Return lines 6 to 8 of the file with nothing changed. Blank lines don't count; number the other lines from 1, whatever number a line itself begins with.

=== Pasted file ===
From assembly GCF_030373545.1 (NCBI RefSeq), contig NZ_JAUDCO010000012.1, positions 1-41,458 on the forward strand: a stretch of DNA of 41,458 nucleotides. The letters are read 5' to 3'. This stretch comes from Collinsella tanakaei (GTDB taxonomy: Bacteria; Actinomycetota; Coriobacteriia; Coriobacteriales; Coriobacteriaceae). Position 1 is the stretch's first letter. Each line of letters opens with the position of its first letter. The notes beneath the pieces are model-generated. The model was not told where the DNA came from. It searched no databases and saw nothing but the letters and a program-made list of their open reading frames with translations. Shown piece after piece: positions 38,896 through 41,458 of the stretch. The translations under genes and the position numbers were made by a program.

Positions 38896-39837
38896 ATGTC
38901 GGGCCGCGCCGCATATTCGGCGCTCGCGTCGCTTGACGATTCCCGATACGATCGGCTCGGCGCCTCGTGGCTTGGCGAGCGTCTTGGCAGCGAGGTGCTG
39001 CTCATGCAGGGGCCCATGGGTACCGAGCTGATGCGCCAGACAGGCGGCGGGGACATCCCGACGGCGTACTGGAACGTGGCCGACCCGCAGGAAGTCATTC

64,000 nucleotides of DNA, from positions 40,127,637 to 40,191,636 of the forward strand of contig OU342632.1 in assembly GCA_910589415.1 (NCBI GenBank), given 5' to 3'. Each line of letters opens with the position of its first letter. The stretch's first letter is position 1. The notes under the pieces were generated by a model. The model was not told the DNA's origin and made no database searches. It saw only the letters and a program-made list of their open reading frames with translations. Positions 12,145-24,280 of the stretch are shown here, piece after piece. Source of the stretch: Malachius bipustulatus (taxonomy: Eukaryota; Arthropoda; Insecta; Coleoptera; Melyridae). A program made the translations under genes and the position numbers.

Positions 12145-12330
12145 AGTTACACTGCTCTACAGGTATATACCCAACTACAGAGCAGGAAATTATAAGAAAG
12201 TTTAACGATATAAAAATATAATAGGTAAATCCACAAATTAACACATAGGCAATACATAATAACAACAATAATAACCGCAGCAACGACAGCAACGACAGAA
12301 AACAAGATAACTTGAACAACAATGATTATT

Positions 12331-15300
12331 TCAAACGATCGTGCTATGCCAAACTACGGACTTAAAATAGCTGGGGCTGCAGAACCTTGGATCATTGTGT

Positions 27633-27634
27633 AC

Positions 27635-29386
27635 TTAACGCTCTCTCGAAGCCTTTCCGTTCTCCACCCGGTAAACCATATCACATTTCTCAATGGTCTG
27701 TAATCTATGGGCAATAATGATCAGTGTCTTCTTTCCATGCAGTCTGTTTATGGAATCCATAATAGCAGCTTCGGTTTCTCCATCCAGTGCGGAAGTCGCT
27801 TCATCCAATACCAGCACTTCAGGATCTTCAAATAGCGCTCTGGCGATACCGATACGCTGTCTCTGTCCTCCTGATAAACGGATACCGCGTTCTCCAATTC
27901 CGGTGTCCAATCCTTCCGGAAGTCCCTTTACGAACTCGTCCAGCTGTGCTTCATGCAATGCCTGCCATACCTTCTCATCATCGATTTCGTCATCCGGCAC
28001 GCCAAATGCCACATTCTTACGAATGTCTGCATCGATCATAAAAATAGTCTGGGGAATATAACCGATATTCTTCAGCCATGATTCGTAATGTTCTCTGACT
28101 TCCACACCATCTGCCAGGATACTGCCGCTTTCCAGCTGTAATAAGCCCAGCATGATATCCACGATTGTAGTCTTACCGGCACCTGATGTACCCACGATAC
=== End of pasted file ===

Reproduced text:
64,000 nucleotides of DNA, from positions 40,127,637 to 40,191,636 of the forward strand of contig OU342632.1 in assembly GCA_910589415.1 (NCBI GenBank), given 5' to 3'. Each line of letters opens with the position of its first letter. The stretch's first letter is position 1. The notes under the pieces were generated by a model. The model was not told the DNA's origin and made no database searches. It saw only the letters and a program-made list of their open reading frames with translations. Positions 12,145-24,280 of the stretch are shown here, piece after piece. Source of the stretch: Malachius bipustulatus (taxonomy: Eukaryota; Arthropoda; Insecta; Coleoptera; Melyridae). A program made the translations under genes and the position numbers.

Positions 12145-12330
12145 AGTTACACTGCTCTACAGGTATATACCCAACTACAGAGCAGGAAATTATAAGAAAG